Conclusions and Takeaways
For the reasons mentioned above, we don’t think the current situation warrants an ‘interest rate defense’ in the traditional sense; at least as yet. There is no escalation yet in portfolio outflows that would give a sense that any sort of an unraveling is in order. Rather, the flow with respect to the trade account needs addressing which can be done via special windows. Give this, it is entirely possible that the market is over discounting the two successive rate hikes currently priced in. This will most obviously unravel should there be some stabilization / pull back in the rupee. However, should the situation worsen and the MPC indeed hikes basis a readjustment of their future CPI forecasts, we still think the current level of pricing more than covers it. Should the MPC hike twice again in the next two successive policies as swap pricing suggests, it would make four rate hikes on the trot. Given that peak growth is past us, this would probably tantamount to overkill.
The other issue is that of liquidity management. It is reasonable to assess that the RBI may be biased towards keeping rupee liquidity tighter given the environment. However, without at least INR 1 lakh crore of OMOs ahead, core liquidity deficit will rise to almost 2% of net demand and time liabilities (NDTL) of banks by March. Given this, it is hard to abandon the OMO view, even with the recent currency pressures.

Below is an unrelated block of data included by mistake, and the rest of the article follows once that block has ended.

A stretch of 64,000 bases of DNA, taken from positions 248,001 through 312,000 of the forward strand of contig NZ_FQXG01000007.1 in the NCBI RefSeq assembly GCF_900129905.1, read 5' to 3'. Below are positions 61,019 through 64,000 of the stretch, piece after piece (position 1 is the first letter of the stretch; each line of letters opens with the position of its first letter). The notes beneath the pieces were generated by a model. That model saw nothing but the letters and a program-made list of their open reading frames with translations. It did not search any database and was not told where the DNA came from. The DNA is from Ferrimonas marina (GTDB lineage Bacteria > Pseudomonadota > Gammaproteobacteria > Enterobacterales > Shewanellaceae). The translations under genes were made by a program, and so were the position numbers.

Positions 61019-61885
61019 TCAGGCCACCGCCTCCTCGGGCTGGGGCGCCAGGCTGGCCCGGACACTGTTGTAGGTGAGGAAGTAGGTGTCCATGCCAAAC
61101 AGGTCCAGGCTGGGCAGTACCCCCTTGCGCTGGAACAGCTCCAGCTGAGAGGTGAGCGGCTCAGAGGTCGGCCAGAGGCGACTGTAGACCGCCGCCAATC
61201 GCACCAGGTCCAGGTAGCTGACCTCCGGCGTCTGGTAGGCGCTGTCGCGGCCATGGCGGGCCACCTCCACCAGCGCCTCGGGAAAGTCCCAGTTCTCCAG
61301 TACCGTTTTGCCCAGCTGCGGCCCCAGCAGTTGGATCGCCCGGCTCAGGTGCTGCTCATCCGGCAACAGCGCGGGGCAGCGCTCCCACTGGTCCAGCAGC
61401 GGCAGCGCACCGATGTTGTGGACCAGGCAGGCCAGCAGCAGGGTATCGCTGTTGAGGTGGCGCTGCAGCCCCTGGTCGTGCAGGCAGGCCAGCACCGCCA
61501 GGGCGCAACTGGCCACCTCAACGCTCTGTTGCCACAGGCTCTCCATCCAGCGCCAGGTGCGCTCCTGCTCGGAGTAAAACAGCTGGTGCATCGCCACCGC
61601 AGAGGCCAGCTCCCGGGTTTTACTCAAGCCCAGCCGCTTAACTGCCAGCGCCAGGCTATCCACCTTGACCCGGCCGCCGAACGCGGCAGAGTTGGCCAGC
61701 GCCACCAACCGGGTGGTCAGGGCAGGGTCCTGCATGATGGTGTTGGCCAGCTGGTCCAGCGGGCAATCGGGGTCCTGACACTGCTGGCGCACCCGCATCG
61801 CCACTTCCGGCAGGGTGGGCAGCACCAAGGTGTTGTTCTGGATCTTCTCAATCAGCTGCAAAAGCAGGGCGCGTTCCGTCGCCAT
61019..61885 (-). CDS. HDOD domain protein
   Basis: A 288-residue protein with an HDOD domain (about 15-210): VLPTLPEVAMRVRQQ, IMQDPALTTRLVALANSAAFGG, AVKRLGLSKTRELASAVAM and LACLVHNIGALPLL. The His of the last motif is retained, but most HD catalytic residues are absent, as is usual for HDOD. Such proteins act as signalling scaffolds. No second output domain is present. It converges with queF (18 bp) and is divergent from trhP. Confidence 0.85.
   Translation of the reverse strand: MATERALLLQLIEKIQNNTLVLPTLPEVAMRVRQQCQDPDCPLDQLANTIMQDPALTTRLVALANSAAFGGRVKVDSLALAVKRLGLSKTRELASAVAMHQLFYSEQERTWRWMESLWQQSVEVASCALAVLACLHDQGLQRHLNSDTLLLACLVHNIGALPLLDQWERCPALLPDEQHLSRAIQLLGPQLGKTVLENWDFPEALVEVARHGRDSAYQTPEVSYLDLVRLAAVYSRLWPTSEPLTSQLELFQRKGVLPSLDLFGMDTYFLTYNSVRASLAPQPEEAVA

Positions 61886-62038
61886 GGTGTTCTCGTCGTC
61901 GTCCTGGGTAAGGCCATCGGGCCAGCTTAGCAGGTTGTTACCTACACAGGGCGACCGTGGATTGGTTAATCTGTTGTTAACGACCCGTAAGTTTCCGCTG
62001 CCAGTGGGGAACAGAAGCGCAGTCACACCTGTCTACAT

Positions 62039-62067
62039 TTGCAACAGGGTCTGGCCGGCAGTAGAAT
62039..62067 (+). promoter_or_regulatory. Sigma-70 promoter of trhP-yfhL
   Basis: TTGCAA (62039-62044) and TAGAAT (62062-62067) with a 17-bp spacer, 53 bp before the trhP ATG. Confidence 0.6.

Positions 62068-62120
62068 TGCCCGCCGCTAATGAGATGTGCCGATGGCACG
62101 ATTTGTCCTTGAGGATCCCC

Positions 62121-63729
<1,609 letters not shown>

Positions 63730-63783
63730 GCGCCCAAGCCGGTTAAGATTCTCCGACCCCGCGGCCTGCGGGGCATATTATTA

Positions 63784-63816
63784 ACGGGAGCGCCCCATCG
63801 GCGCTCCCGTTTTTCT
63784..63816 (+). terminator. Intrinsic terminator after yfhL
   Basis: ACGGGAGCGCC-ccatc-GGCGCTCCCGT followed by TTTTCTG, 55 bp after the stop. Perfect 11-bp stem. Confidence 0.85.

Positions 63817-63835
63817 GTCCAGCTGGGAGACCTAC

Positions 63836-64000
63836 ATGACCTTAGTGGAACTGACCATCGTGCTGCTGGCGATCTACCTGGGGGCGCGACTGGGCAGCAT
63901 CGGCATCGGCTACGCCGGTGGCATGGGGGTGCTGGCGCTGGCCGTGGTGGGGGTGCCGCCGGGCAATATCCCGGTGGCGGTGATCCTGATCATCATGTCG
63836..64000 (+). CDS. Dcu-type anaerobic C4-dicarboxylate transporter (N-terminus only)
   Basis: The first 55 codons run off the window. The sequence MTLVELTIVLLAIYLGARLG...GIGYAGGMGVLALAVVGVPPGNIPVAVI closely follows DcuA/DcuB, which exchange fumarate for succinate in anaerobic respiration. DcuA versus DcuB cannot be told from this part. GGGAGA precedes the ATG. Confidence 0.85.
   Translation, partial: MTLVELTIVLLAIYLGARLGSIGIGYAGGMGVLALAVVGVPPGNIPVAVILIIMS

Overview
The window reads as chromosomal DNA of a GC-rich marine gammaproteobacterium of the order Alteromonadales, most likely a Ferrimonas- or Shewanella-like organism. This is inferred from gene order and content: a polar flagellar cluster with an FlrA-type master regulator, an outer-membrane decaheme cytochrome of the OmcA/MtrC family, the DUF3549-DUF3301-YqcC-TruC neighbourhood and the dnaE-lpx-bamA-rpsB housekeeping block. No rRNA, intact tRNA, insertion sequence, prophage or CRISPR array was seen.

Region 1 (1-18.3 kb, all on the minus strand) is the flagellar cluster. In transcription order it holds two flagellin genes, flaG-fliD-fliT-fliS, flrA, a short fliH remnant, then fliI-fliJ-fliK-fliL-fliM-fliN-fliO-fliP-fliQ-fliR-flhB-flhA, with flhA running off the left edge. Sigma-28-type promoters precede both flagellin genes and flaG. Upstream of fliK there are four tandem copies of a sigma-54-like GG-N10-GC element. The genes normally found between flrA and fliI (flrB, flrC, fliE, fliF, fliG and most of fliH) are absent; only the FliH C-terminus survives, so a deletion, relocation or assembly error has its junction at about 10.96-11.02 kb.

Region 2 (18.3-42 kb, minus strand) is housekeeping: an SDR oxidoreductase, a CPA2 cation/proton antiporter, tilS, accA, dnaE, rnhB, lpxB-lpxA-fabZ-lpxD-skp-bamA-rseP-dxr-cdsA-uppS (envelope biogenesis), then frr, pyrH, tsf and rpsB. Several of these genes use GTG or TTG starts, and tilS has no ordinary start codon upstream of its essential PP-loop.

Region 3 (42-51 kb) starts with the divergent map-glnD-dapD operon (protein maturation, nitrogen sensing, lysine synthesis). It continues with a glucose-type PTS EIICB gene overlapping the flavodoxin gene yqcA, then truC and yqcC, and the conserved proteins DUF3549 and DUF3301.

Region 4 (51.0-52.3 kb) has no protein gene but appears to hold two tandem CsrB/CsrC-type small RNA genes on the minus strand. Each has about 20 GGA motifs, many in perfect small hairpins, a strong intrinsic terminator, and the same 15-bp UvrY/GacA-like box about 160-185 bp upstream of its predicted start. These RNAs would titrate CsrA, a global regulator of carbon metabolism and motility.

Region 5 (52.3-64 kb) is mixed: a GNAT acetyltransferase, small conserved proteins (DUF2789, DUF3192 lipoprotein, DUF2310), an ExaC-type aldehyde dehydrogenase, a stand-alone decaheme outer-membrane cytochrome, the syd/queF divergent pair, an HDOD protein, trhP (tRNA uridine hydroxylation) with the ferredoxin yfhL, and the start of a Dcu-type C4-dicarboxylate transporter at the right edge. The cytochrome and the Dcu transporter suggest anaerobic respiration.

Putting everything together, and acknowledging the sudden and sharp pain to portfolio positions over the past two weeks, we continue to like front end rates (up to 5 years) and more so now with the recent adjustment in rates. This is not to say that there may not be short term pain. However, once we account for what is already getting discounted in terms of policy rates, and the expected OMOs ahead, it is hard to discard 5 year government bonds at an annualized rate of 8.25%. Longer duration exposures need to be very tactical if at all given no macro reason to be bullish duration and given the fact that the bulk of state loan bond supply is still ahead of us. This should cause the yield curve to start steepening once the current turmoil stabilizes, from a currently very flat curve between 5 and 30 years. What also supports this view is that traditional balance sheet buyers of government bonds may have little appetite for duration given the underlying environment and the experience over the past year.
As before, the preference runs from government bonds to AAA corporate bonds, to lower rated. Given a rapidly tightening financing environment and our view of peak growth behind us, this is actually an extremely hostile environment for high yield credit strategies. Looked another way, the pressure on currency via an adverse flow environment and the problem of supply absorption of bonds is essentially one of lack of adequate availability of financing. This will most directly hit the lower rated/ high yield universe of credits. This basic fact needs to be acknowledged and accordingly portfolios need to be rebalanced.